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Last Update: 05-14-2009
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May 1975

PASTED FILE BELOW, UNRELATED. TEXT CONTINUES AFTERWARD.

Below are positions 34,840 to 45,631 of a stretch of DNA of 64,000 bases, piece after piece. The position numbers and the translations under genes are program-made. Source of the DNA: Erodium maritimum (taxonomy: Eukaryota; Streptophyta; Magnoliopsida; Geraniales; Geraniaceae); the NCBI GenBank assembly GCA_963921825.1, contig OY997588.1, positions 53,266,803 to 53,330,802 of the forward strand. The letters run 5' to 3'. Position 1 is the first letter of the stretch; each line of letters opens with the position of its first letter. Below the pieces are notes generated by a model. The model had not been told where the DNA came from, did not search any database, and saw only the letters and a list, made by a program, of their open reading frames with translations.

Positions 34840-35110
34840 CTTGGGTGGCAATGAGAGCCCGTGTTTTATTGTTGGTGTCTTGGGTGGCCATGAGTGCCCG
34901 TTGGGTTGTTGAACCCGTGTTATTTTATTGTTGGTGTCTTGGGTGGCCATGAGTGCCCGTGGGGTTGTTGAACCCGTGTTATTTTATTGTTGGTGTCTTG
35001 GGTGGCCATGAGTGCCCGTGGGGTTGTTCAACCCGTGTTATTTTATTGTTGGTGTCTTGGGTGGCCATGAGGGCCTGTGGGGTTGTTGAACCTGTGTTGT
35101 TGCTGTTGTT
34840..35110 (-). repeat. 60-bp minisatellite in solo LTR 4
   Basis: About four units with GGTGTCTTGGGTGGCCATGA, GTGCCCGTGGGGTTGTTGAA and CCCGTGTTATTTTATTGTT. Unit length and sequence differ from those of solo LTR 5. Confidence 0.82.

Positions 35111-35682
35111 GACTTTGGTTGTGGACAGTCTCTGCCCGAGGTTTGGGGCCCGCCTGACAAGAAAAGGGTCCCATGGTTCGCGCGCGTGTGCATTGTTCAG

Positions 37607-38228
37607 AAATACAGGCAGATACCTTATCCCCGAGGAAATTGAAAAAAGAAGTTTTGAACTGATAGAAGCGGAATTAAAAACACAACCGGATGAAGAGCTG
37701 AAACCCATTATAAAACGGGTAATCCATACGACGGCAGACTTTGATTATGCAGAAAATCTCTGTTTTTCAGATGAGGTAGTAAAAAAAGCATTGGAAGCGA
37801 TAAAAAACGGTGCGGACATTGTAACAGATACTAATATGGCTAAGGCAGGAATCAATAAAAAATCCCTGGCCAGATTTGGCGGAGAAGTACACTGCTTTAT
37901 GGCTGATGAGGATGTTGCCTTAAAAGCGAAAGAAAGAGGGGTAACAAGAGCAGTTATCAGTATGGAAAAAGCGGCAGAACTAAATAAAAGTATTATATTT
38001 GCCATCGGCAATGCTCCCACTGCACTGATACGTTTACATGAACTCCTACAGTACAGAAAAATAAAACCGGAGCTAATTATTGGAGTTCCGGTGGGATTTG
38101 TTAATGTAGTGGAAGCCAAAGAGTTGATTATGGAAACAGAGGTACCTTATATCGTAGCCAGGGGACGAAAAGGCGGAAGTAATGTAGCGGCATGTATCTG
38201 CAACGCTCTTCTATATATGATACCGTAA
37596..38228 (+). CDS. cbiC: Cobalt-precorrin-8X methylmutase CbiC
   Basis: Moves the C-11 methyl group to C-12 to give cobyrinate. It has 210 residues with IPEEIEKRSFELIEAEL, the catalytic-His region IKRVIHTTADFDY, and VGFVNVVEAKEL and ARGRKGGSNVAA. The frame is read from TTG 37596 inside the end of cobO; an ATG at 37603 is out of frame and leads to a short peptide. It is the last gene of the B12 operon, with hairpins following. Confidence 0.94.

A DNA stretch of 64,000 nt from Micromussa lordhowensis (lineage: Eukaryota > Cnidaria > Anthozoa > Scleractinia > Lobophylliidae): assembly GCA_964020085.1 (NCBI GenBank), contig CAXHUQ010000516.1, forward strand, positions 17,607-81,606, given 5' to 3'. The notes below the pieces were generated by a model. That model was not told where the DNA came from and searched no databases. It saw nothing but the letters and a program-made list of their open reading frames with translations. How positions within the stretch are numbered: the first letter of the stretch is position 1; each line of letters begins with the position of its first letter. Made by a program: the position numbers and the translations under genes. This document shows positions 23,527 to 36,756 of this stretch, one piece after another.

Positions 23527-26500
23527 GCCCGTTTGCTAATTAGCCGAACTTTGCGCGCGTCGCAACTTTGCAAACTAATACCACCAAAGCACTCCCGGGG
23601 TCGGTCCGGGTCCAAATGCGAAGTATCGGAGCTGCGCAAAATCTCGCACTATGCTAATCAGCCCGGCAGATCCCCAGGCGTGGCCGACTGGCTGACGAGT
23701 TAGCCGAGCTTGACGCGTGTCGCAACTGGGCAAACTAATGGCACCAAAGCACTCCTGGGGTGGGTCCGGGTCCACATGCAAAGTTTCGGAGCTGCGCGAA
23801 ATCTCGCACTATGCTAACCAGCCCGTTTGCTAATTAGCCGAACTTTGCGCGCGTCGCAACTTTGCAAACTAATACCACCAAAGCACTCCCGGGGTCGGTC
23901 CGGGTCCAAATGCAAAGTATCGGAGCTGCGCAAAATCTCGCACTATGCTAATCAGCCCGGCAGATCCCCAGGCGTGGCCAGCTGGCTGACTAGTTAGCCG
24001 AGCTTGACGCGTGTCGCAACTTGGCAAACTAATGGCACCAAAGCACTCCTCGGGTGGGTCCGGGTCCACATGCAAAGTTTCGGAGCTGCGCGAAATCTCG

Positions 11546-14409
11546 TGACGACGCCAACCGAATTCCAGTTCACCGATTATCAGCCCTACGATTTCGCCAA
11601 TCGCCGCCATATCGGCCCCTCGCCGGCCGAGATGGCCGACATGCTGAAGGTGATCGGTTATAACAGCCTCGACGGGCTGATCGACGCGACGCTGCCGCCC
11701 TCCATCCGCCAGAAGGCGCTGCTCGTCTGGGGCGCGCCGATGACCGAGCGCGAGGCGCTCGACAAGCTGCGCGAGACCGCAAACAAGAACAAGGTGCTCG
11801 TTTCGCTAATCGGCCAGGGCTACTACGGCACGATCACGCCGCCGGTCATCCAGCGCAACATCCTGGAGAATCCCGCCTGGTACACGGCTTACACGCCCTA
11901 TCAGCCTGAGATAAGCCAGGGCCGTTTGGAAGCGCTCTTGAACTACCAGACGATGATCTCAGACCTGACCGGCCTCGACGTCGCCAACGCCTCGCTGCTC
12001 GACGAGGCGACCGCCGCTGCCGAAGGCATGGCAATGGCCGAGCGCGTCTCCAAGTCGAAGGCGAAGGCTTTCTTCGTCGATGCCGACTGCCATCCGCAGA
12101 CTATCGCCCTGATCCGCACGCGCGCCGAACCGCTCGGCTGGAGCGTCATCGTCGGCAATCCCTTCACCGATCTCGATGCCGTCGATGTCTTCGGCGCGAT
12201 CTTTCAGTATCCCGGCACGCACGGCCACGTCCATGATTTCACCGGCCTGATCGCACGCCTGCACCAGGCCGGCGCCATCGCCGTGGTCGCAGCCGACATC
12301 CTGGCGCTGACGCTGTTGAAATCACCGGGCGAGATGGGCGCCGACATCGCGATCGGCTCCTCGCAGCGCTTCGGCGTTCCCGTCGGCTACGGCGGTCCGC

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GIVE 'EM HELL, GRANDMA
The games people will soon be playing with their cars